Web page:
The Year’s Best of Dark Fantasy & Horror, Volume 2 (Pyr, October 2021)
Widely known, well respected, prolific editor of dark fiction Paula Guran returns with a new volume of her Year’s Best of Dark Fantasy & Horror. This new, huge anthology collects thirty short stories that previously appeared in 2020 in various books and magazines.
Clearly it would be impossible (and tedious) to comment upon each one, hence I will only mention those which especially impressed me. In other words my personal “best” among Guran’s best.
“Recognition” by Victor Lavalle is a disquieting story set in a New York apartment building where flats are vacated little by little during the first COVID outbreak, while “ Odette” by Zen Cho is the neat description of the difficult relationship between a young orphan, her stern uncle, and the house where they live.
Dale Bailey contributes “Das Gesicht,” a subtly horrific tale set in the world of cinema, about love, violence and stardom’s hidden truths, while Steve Rasnic Tem provides an insightful alternative to the usual zombie clichés with ”The Dead Outside My Door,” a visionary tale about the dead who surround us.
In the fascinating dark fable “Swanskin” by Alison Littlewood, in a small village of fishermen swans are deprived of their skins and feathers in order to turn into women.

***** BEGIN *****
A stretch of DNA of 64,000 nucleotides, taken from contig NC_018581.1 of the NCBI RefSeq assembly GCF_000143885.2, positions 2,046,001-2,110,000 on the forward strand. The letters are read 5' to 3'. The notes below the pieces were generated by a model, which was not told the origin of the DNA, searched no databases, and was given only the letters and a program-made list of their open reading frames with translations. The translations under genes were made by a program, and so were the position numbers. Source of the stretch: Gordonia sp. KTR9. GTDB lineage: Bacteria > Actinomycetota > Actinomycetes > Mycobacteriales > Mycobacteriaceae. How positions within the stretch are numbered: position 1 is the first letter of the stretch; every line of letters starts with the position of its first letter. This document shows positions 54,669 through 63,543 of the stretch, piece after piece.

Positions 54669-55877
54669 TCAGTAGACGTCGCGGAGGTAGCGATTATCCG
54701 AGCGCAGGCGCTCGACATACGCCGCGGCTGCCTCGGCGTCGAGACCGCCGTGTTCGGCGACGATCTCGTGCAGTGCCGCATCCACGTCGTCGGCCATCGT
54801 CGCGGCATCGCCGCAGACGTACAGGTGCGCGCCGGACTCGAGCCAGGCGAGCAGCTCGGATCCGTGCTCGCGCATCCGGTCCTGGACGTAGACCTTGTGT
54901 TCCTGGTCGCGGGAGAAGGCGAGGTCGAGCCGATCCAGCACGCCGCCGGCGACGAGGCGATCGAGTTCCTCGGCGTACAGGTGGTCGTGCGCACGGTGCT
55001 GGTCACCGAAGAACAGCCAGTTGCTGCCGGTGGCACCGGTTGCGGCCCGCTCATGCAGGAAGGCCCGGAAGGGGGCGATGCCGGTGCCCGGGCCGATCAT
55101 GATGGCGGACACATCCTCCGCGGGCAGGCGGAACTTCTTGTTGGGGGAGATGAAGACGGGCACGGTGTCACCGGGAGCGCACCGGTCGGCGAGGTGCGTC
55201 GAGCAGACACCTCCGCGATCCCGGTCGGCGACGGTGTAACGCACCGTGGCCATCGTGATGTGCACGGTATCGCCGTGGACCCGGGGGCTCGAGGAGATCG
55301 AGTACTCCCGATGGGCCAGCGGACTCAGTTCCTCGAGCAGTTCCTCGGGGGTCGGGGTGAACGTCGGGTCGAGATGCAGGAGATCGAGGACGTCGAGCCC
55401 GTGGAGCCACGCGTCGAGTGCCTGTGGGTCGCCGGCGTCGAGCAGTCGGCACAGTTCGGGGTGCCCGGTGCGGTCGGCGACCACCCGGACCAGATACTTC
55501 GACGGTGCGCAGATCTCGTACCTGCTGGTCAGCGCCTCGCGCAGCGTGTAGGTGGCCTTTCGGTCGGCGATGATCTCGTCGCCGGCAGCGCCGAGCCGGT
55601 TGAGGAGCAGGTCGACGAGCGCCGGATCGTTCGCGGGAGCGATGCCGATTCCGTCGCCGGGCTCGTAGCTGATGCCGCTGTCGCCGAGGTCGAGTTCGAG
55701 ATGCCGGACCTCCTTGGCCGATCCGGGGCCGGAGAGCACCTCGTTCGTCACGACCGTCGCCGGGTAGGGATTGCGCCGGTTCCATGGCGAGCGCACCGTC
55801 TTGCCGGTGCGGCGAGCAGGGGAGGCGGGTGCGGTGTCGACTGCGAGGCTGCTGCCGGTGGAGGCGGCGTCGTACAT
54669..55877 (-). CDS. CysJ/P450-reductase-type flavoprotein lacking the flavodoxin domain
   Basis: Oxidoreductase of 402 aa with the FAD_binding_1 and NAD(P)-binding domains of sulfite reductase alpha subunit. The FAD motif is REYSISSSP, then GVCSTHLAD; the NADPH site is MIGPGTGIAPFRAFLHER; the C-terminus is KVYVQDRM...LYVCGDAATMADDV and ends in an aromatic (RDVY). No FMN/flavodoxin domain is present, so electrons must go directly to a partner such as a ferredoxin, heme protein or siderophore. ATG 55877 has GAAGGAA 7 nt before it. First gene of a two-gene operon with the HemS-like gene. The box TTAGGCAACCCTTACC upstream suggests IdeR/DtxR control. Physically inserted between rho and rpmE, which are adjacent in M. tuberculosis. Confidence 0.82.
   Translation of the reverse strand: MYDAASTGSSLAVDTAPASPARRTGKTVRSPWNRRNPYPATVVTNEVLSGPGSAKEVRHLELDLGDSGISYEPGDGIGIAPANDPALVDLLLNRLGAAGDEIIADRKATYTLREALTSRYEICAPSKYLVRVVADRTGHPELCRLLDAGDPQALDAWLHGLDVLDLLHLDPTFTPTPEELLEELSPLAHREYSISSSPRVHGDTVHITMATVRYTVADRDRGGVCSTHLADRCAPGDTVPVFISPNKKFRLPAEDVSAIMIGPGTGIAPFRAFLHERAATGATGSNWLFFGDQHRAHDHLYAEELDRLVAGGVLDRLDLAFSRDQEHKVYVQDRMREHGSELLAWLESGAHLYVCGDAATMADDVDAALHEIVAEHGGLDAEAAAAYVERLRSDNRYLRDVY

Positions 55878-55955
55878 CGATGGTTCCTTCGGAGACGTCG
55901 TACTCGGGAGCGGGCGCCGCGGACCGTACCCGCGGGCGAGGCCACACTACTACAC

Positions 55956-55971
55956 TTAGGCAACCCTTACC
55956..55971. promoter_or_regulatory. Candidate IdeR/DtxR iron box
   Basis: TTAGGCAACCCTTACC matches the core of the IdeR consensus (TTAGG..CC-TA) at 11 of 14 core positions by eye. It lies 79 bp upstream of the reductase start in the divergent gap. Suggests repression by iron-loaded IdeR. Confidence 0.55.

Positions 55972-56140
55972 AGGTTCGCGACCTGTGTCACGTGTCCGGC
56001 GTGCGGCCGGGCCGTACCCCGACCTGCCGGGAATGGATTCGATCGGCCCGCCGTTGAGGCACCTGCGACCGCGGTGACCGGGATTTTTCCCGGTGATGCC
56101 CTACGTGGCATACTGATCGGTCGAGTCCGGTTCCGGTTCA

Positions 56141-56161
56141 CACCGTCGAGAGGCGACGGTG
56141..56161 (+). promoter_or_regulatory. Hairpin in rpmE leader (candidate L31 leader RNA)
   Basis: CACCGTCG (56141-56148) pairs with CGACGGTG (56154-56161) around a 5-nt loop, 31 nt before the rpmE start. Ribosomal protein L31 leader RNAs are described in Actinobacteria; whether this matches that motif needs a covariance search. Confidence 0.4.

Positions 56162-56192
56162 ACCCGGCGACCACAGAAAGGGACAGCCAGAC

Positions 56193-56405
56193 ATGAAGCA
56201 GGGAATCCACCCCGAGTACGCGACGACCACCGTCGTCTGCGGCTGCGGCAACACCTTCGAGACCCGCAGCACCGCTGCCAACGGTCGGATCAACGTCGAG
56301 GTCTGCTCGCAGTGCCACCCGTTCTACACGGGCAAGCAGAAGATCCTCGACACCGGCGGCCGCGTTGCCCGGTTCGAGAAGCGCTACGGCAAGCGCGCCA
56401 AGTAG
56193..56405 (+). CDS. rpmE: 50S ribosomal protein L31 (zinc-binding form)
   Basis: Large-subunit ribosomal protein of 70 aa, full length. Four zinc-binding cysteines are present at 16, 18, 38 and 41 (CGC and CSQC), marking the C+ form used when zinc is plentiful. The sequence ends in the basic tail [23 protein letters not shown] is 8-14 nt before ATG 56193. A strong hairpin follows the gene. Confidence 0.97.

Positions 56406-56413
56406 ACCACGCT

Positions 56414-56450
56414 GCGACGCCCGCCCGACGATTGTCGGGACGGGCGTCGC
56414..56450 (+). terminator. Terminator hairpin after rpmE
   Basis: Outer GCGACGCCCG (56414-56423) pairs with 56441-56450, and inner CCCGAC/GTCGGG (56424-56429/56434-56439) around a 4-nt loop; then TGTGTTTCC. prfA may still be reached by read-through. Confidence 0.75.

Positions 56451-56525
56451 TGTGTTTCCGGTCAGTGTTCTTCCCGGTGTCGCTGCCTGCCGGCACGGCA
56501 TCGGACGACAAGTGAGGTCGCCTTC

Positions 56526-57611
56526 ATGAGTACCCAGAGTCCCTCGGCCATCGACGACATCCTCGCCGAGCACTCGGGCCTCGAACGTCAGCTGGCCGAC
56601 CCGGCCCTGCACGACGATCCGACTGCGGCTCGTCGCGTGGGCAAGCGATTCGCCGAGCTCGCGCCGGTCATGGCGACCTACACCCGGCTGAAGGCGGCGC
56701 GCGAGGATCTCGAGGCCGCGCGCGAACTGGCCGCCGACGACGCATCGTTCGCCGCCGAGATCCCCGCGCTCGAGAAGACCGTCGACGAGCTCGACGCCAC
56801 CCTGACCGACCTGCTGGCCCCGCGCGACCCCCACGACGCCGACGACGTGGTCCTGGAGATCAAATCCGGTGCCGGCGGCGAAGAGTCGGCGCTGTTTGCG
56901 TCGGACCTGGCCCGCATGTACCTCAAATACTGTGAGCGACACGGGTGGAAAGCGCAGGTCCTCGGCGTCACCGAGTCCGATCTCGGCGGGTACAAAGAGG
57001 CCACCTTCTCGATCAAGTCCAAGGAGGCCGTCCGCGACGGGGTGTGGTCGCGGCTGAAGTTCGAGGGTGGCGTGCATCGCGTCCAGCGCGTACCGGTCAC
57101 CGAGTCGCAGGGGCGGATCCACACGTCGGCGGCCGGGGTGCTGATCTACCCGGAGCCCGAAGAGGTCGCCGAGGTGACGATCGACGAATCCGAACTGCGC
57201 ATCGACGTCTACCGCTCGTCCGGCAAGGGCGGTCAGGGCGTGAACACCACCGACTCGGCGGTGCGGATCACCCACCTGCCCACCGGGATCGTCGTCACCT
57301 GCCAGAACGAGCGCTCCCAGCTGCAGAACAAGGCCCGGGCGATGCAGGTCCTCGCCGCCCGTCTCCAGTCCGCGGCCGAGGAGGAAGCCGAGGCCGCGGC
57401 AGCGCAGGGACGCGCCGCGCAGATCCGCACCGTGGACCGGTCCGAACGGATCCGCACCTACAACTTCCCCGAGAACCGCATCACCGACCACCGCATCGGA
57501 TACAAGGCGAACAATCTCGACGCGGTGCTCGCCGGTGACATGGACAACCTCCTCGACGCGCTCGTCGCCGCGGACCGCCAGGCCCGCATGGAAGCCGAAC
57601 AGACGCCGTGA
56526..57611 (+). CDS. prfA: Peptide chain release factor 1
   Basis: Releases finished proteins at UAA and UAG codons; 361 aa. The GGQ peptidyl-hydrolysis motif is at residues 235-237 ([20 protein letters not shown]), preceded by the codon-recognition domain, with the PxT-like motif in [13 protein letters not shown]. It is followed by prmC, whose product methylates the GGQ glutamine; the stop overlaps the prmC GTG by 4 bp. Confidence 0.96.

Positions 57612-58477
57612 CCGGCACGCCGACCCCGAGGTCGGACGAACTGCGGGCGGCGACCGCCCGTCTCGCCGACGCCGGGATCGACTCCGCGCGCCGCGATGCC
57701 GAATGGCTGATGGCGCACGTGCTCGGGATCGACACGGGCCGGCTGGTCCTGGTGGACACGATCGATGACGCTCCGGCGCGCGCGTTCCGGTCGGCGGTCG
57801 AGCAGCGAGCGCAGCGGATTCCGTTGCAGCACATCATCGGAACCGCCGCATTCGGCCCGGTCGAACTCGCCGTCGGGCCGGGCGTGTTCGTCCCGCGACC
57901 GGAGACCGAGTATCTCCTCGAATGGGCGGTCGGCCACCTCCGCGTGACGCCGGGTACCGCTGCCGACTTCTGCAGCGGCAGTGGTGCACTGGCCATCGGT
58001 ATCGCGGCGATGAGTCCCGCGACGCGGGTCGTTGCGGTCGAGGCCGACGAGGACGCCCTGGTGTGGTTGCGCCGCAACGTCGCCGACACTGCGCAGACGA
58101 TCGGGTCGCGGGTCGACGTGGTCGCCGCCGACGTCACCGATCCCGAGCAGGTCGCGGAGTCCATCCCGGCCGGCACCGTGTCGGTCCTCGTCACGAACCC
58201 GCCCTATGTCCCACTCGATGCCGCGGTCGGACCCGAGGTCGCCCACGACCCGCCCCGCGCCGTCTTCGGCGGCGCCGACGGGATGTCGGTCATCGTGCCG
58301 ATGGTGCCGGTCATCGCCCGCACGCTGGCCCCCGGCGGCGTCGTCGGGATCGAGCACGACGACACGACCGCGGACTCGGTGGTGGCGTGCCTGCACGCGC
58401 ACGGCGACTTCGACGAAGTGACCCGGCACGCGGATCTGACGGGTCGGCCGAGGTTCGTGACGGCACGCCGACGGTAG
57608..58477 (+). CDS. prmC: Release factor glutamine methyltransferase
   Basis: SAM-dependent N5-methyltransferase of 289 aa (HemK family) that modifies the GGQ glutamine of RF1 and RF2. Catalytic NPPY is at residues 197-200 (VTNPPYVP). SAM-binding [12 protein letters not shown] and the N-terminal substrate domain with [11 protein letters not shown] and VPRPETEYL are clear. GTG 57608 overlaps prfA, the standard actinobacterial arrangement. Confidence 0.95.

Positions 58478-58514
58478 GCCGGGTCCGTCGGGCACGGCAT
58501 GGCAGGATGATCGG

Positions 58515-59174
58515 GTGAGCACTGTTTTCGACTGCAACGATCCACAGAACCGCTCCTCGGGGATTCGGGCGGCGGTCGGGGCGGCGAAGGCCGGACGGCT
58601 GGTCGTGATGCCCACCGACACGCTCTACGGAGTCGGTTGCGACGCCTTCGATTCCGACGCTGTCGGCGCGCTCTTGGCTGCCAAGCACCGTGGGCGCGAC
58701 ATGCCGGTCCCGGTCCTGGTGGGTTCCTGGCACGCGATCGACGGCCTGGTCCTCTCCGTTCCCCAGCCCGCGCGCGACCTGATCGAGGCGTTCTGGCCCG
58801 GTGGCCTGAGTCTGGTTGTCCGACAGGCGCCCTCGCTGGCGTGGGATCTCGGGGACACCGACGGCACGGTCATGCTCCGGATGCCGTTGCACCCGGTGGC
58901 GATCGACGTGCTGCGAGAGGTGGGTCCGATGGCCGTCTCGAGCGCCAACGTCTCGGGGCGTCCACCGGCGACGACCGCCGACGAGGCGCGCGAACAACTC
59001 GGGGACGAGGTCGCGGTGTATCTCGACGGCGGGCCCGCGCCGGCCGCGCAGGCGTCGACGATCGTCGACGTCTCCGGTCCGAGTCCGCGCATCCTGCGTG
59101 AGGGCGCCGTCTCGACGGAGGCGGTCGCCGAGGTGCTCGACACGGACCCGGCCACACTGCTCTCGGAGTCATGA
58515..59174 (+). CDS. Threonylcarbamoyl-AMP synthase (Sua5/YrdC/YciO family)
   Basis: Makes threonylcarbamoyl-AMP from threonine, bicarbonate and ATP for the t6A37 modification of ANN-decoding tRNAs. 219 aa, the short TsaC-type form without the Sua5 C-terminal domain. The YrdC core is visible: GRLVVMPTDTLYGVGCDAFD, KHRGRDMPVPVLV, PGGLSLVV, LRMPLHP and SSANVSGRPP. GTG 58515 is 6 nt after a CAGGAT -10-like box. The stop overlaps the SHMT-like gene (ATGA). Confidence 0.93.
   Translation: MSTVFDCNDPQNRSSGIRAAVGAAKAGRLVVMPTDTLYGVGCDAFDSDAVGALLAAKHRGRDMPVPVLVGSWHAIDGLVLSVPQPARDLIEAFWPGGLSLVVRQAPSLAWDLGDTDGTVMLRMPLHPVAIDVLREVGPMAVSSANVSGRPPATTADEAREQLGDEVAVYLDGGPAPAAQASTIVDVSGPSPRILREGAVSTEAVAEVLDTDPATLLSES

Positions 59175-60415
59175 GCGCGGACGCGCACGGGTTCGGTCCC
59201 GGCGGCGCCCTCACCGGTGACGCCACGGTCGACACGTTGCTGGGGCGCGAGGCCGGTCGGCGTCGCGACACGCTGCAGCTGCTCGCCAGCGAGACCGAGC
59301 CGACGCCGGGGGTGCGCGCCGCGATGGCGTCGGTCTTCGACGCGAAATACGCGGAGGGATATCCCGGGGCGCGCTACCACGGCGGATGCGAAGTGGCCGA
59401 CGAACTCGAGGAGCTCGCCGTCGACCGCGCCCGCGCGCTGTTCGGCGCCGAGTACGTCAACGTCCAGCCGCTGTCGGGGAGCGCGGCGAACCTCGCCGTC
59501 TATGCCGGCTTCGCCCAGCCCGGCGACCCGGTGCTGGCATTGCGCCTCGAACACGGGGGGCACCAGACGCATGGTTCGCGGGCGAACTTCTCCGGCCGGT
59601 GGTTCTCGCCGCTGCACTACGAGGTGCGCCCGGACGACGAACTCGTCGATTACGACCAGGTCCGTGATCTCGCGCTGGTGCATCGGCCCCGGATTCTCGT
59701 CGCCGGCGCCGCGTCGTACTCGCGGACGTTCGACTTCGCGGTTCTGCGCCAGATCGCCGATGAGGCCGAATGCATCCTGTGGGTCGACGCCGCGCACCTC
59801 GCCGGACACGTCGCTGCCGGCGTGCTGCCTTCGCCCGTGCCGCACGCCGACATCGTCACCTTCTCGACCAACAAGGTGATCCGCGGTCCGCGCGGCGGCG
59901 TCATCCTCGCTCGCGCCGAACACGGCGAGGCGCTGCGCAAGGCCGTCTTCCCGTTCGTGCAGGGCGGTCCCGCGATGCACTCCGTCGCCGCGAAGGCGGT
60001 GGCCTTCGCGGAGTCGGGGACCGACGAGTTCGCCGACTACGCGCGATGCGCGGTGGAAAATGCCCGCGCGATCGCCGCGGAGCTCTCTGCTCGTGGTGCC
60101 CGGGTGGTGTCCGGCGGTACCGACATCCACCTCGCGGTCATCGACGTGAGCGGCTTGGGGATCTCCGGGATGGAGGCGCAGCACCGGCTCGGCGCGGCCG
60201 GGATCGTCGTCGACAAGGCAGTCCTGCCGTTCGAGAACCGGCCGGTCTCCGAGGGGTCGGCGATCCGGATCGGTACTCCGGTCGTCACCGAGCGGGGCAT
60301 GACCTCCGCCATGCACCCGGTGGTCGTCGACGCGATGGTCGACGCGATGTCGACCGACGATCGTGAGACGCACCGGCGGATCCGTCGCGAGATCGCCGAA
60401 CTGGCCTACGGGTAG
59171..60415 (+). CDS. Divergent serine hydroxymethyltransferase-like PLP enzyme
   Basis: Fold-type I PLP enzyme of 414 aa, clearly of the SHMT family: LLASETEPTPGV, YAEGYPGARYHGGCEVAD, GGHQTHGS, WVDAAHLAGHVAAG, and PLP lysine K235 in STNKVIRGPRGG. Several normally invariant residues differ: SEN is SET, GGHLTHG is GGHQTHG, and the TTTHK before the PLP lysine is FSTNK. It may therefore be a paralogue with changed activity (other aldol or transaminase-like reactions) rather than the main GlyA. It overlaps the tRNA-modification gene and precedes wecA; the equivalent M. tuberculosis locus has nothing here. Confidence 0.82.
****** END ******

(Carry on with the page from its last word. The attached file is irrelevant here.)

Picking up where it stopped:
“Wait for Night” by Stephen Graham Jones is a well told story full of surprises where, after the discovery of a skeleton buried among the roots of a tree, violence and horror erupt.
The perceptive “Where the Old Neighbors Go” by Thomas Ha portrays a stubborn old woman confronting a neighbor whose new house is somehow polluting the atmosphere of a country hill.
In the intriguing “Dead Bright Star (July 1987)” by Caitlín R Kiernan, a young woman describes to her psychiatrist (mixing some truths and some lies) meeting a mysterious ghostly woman in the attic of her house. The session ends and (unfortunately for the readers) the mystery continues.
Naomi Kritzer pens “Monster,” in which a successful scientist moves to China, following the footsteps of a former friend turned into a murderous monster thanks to her previous scientific discoveries.
“Last Night at the Fair” by M Rickert is a beautiful tale full of magic, exploring the secrets of life and youth revealed during an unforgettable night at the fair.
A lot of great, very enjoyable stuff.
Mario Guslandi was born in Milan, Italy, where he currently lives. He became addicted to horror and supernatural fiction (too) many years ago, after accidentally reading a reprint anthology of stories by MR James, JS Le Fanu, Arthur Machen etc. Most likely the only Italian who regularly reads (and reviews) dark fiction in English, he has contributed over the years to various genre websites such as Horrorworld, Hellnotes, The British Fantasy Society, The Agony Column and many more. His last review for us was December Tales edited by J.D. Horn.